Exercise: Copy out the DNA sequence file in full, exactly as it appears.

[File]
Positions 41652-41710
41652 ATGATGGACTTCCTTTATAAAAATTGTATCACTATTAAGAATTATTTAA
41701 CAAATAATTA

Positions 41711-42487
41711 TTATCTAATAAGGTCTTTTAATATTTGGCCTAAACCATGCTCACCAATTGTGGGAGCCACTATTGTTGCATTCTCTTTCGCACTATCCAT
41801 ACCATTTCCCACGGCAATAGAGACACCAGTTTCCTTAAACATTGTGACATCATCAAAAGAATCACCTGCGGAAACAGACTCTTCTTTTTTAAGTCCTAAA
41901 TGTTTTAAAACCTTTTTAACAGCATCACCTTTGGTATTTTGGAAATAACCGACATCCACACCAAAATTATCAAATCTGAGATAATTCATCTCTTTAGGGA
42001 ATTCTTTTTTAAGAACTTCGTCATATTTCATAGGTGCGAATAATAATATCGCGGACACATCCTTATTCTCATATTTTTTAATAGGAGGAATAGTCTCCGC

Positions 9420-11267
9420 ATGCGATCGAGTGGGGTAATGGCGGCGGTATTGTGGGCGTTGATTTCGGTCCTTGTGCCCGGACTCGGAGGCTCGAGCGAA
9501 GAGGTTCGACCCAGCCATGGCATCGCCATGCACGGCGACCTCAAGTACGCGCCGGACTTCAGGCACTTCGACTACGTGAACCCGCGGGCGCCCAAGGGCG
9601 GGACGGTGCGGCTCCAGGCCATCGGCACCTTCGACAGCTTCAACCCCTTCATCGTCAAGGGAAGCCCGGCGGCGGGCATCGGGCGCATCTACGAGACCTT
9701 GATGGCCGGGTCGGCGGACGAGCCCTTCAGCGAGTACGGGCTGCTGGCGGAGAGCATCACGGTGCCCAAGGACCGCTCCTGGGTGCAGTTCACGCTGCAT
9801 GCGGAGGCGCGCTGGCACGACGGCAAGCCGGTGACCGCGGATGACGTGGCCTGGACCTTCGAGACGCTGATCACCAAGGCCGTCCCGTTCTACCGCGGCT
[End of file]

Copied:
Positions 41652-41710
41652 ATGATGGACTTCCTTTATAAAAATTGTATCACTATTAAGAATTATTTAA
41701 CAAATAATTA

Positions 41711-42487
41711 TTATCTAATAAGGTCTTTTAATATTTGGCCTAAACCATGCTCACCAATTGTGGGAGCCACTATTGTTGCATTCTCTTTCGCACTATCCAT
41801 ACCATTTCCCACGGCAATAGAGACACCAGTTTCCTTAAACATTGTGACATCATCAAAAGAATCACCTGCGGAAACAGACTCTTCTTTTTTAAGTCCTAAA
41901 TGTTTTAAAACCTTTTTAACAGCATCACCTTTGGTATTTTGGAAATAACCGACATCCACACCAAAATTATCAAATCTGAGATAATTCATCTCTTTAGGGA
42001 ATTCTTTTTTAAGAACTTCGTCATATTTCATAGGTGCGAATAATAATATCGCGGACACATCCTTATTCTCATATTTTTTAATAGGAGGAATAGTCTCCGC

Positions 9420-11267
9420 ATGCGATCGAGTGGGGTAATGGCGGCGGTATTGTGGGCGTTGATTTCGGTCCTTGTGCCCGGACTCGGAGGCTCGAGCGAA
9501 GAGGTTCGACCCAGCCATGGCATCGCCATGCACGGCGACCTCAAGTACGCGCCGGACTTCAGGCACTTCGACTACGTGAACCCGCGGGCGCCCAAGGGCG
9601 GGACGGTGCGGCTCCAGGCCATCGGCACCTTCGACAGCTTCAACCCCTTCATCGTCAAGGGAAGCCCGGCGGCGGGCATCGGGCGCATCTACGAGACCTT
9701 GATGGCCGGGTCGGCGGACGAGCCCTTCAGCGAGTACGGGCTGCTGGCGGAGAGCATCACGGTGCCCAAGGACCGCTCCTGGGTGCAGTTCACGCTGCAT
9801 GCGGAGGCGCGCTGGCACGACGGCAAGCCGGTGACCGCGGATGACGTGGCCTGGACCTTCGAGACGCTGATCACCAAGGCCGTCCCGTTCTACCGCGGCT